The Exorcist 1973, Part 1. The film is based on a supposedly real case in th USA in 1949, and the events which affected the life of a 14 year old teenager. The writer William Peter Blatty wrote a successful novel based on these events, which formed the basis for the 1973 film. As the director of The Exorcist, William Friedkin, points out, one of the things which made the greatest impression on the public was that they did not use castles, vampires or aliens, but rather the frightening incidents presented in the film took place in the middle of the 20th century and happened to ordinary people in a completely normal house. What takes place is intimidating because it allows the possibility that your house, which you imagine is a refuge from the outside world and where you live with your family, can become the cradle of a diabolical evil which can attack your loved ones. In the year 2000 a remastered version was released, including additional scenes which had been omitted from the original. With regards to this, the director William Freidkin indicated in 1998 that these scenes were not really necessary for the film's development, whereas the writer William Peter Blatty stated that they should have been included because they emphasised the relationships between the characters.
Review: The Exorcist is a film which some have categorised as the greatest work of the terror genre, but I believe that this is undeserved as there exist other films of equal quality, or perhaps even better. In the early 70s the Mexican community had some extremely deep-rooted religious customs, which meant they were very moved when they were shown the way in which a demon posessed and corrupted a sweet young girl, with bloody masturbation with crucifixes, vomiting and other strange things. With respect to these disturbing scenes, we should point out that they had been in use since 1963 in gory films, characterised by excesses of blood and violence, but because of the independent nature of this kind of films, their distribution was limited and they reached only a small audience.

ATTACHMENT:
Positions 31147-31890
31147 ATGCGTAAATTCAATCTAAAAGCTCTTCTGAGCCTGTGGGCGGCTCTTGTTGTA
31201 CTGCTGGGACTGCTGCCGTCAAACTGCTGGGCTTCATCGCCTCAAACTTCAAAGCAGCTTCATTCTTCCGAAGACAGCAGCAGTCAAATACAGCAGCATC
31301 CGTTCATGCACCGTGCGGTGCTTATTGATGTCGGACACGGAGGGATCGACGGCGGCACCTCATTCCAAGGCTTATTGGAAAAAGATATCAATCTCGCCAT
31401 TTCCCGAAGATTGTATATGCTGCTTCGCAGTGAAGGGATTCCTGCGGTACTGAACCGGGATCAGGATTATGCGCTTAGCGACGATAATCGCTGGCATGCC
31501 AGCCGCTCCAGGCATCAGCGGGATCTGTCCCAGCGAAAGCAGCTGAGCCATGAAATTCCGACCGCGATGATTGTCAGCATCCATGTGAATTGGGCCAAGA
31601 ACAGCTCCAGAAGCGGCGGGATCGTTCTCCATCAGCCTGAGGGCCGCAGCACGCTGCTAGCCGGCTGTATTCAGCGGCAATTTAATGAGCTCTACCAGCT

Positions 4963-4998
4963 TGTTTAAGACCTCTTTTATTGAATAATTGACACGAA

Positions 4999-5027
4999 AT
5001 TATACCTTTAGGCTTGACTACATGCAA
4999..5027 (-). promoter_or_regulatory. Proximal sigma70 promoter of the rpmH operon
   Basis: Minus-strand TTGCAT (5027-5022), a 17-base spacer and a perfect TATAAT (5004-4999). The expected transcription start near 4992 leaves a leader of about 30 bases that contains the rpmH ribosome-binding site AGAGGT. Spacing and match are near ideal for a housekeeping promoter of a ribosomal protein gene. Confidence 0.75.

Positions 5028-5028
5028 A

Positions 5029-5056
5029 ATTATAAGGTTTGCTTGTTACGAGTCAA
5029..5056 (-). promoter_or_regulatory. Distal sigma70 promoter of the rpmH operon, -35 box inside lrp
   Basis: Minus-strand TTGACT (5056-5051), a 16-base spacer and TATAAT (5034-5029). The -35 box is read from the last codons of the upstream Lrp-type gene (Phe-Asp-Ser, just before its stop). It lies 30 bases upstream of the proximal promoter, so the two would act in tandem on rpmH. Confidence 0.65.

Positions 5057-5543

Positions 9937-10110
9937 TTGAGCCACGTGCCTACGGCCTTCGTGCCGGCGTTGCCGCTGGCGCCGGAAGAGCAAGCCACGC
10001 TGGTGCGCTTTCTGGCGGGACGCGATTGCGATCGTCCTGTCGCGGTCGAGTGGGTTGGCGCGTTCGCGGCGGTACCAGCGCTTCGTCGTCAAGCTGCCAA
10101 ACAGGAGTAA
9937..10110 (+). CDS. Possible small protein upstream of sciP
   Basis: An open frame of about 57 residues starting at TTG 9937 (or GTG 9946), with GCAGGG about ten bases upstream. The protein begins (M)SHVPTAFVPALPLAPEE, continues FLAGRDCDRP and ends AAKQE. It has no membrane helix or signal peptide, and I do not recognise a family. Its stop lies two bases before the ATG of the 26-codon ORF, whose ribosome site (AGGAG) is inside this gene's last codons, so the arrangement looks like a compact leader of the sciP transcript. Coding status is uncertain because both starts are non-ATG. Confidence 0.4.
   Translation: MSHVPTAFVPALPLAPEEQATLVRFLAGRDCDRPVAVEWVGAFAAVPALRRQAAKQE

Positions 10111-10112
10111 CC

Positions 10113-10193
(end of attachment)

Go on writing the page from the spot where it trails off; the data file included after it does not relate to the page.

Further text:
The powerful Warner Brothers company distributed The Exorcist at an international level, but the general public, more used to an unchallenging Hollywood style, were not prepared for these vile and profane scenes. Even thought The Exorcist was a very strong film for its time and caused revulsion, the public formed long queues at the cinema to witness the events of this damned film, which in the end became a social phenomenon. In Mexico it had such an impact that, according to some who were there at the time, entry was prohibited to pregnant womena and those under 21, and there were ambulances outside some cinemas to care for those who had fainted, and during the showing some of the audience kept their eyes closed so as not to see the abominations and blasphemies being shown on the screen. The triumph of The Exorcist triggered numerous imitations and two sequels; part 2 was disappointing, and part 3 returned to the sinister atmosphere of the original. Even 30 years later, the film is still effective because of the high quality production. Its impact is strong, and causes the viewer to reflect and question the implications of the existence of good and evil, how both these forces can be manifest, and the triumph of good as the best outcome for all. I invite you all to enjoy this film: watch it at midnight with the lights off and the sound up. I leave you with a quote from William Peter Blatty, author of The Exorcist: 'This film has the power to make the public react, but this power is not evil'. Translated by: Ely PH